We got a room on the ward so we could be near Jacob. Living two hours away from the hospital would be a problem, but the needs must be. The nurses were more than happy about the visits at 2 am to see him when neither Gen nor I could sleep—sitting for hours just watching him breathe or wag his tongue. The fan pumps away, the drip lines beep, and the heart rate monitors bounce back and forth. If we had questions, the nurses had the answers. Not only did they take care of Jacob, but they also knew how to take care of the parents. I can’t explain how much the nurses and doctors helped by being themselves.

After a few days, we were introduced to the Bliss Champion volunteers who visited every week. They were a couple who had gone through a very similar neonatal journey. This helped us tremendously, talking to a real mom, a real dad, someone who knew how you felt and wasn’t just a medical superhero with jargon to match. They gave us their phone numbers, advising us they were there if we needed to talk anytime. They suggested that we join the same Facebook support groups that had helped them and to “make sure you take pictures and record it all so you can tell your story to him when he’s older,” which I have largely not stopped.

We were also shown all the Bliss information and support, leaflets, and a notice board on the wall about what Bliss does and how they are there to help. Every week we would see these smiley faces from across the ward checking in to see how all the mums, dads, and babies were doing and if we needed anything. Bliss Champions are unsung heroes who give up their time to help others in need.

It took two weeks to hold Jacob, and even then, so much care was needed, and still attached to the machines, unable to wander around and caress him like you should be able to with a newborn. However, that feeling will never leave me. His little hands gripped Mom and me, holding tight, and he opened his eyes and looked at her face.

Over the next 15 weeks, Jacob was diagnosed with numerous problems. He had a grade three bleed on the brain, a hole in the heart, chronic lung disease, two hernias, Necrotising Enterocolitis (NEC) in the gut, and Retinopathy of Prematurity (ROP) in the eyes. Each one needs individual care and attention. After five or six weeks, Jacob returned to Lincoln County Hospital, where his care continued from an equally fantastic team. Nurses and doctors are true heroes in my eyes. And again, a Bliss Champion volunteer who was ready to lend an ear when we needed it. Wonderful people.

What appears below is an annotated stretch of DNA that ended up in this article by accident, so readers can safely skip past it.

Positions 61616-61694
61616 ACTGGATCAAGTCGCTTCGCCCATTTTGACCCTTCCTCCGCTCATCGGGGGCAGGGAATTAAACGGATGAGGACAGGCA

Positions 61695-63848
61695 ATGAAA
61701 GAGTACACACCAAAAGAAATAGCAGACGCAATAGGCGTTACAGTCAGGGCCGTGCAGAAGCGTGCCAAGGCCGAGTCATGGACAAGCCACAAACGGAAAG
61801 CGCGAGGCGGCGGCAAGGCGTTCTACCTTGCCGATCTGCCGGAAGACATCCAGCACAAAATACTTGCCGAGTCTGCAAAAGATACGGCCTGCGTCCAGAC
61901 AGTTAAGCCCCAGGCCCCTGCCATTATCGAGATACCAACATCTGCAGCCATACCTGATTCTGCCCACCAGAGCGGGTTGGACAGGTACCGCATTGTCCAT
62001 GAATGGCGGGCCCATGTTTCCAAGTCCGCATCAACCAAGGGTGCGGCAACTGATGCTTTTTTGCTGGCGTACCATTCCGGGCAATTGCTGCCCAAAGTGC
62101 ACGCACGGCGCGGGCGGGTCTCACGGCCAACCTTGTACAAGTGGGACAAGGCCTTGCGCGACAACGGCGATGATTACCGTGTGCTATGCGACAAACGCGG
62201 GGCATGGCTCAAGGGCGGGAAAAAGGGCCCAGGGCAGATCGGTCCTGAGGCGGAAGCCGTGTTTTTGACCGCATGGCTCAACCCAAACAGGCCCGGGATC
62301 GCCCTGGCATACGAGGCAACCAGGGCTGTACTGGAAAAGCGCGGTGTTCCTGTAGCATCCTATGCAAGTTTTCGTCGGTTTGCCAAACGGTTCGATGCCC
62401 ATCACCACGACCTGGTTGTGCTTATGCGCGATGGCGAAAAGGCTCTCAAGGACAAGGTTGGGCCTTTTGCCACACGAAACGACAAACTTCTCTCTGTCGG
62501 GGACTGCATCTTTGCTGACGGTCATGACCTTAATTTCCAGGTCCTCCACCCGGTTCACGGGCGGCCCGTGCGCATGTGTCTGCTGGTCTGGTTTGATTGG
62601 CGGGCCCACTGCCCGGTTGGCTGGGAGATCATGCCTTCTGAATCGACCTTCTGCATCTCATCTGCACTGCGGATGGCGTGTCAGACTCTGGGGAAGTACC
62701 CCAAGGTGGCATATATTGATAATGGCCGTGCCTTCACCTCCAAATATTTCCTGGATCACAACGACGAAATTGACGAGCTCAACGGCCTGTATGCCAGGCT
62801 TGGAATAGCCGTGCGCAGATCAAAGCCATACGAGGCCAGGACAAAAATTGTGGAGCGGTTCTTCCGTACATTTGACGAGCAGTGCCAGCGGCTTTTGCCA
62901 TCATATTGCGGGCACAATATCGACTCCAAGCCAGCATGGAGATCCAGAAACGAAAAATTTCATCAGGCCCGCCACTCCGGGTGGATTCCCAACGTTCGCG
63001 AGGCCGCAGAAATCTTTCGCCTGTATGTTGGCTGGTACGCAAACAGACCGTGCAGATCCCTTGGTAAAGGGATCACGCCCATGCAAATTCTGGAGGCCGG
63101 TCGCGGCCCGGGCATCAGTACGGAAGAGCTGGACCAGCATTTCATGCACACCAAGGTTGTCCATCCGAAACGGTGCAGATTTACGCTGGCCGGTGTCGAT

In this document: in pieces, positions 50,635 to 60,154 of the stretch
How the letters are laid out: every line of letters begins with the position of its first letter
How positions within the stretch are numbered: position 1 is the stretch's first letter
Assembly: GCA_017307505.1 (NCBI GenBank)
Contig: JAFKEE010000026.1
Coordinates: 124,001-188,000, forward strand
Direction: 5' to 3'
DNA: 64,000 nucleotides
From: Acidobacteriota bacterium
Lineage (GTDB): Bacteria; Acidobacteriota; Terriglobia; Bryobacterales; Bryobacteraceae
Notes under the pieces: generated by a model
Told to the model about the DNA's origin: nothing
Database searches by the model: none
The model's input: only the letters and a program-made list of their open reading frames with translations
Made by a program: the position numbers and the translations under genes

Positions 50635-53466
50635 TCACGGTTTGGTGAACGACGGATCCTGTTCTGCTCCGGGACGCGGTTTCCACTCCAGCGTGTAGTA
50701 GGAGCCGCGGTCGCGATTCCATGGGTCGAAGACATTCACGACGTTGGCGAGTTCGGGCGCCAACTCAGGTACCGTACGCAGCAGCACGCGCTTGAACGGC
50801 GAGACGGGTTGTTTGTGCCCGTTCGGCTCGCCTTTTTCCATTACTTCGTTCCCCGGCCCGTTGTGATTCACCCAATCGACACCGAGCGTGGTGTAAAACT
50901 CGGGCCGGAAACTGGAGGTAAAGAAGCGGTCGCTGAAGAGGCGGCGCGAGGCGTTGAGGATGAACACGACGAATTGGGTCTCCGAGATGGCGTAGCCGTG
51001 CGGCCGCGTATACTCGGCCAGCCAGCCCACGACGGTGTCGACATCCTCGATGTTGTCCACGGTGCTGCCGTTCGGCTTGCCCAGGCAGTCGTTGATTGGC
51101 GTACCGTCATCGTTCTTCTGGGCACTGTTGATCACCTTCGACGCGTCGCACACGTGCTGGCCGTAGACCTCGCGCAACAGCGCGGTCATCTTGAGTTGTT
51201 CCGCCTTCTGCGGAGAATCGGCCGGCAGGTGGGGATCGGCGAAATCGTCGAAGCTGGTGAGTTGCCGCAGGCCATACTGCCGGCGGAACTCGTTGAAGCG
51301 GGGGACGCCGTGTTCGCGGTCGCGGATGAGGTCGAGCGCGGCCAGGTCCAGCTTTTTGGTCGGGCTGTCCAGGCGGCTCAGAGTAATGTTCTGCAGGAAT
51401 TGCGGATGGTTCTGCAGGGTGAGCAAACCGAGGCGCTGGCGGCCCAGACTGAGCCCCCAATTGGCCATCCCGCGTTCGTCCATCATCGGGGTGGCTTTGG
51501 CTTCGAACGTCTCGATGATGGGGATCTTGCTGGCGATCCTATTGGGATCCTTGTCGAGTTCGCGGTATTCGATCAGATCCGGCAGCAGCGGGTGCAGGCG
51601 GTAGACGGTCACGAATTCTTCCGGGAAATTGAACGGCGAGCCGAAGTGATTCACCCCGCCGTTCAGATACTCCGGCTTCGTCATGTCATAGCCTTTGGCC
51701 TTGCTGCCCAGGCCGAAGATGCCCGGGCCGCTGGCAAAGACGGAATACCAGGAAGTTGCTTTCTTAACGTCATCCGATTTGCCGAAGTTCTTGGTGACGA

In the end, Jacob cleared his brain bleed, NEC, and hole in the heart all by himself; he just needed a little more help with the other ailments. A three-day trip to Nottingham at three months old to see his ROP with laser eye surgery (this is a story in itself, it was an absolute nightmare three days!) and then a two-day stop at Sheffield Children’s Hospital for hernia repair. Jacob eventually left Lincoln after 106 days of care to go home on oxygen, join his family, and start our journey as a proper family.

If it weren’t for the nurses and the Bliss family, we wouldn’t be where we are today. The dedication, love, and care have shown to Jacob and us as parents gave us the confidence we needed to get through. There is no way to thank them all except to say from the bottom of our hearts how grateful we are to all of you!

I would also like to thank the company I work for, who were equally caring and understanding during this difficult time. Western Power Distribution management and HR were helpful to Gen and me, reassuring and constantly in touch with me until I was ready to return to work.

Jacob is now three years old and a proper toddler, full of laughter and love. He has shocked and surprised us all with how he has taken the last few years in his stride. From a tiny little thing to an absolute food monster that would do pretty much anything for cake! I’m sure he will have many more obstacles in life, but I can say that angels watched over him during his time in the hospital.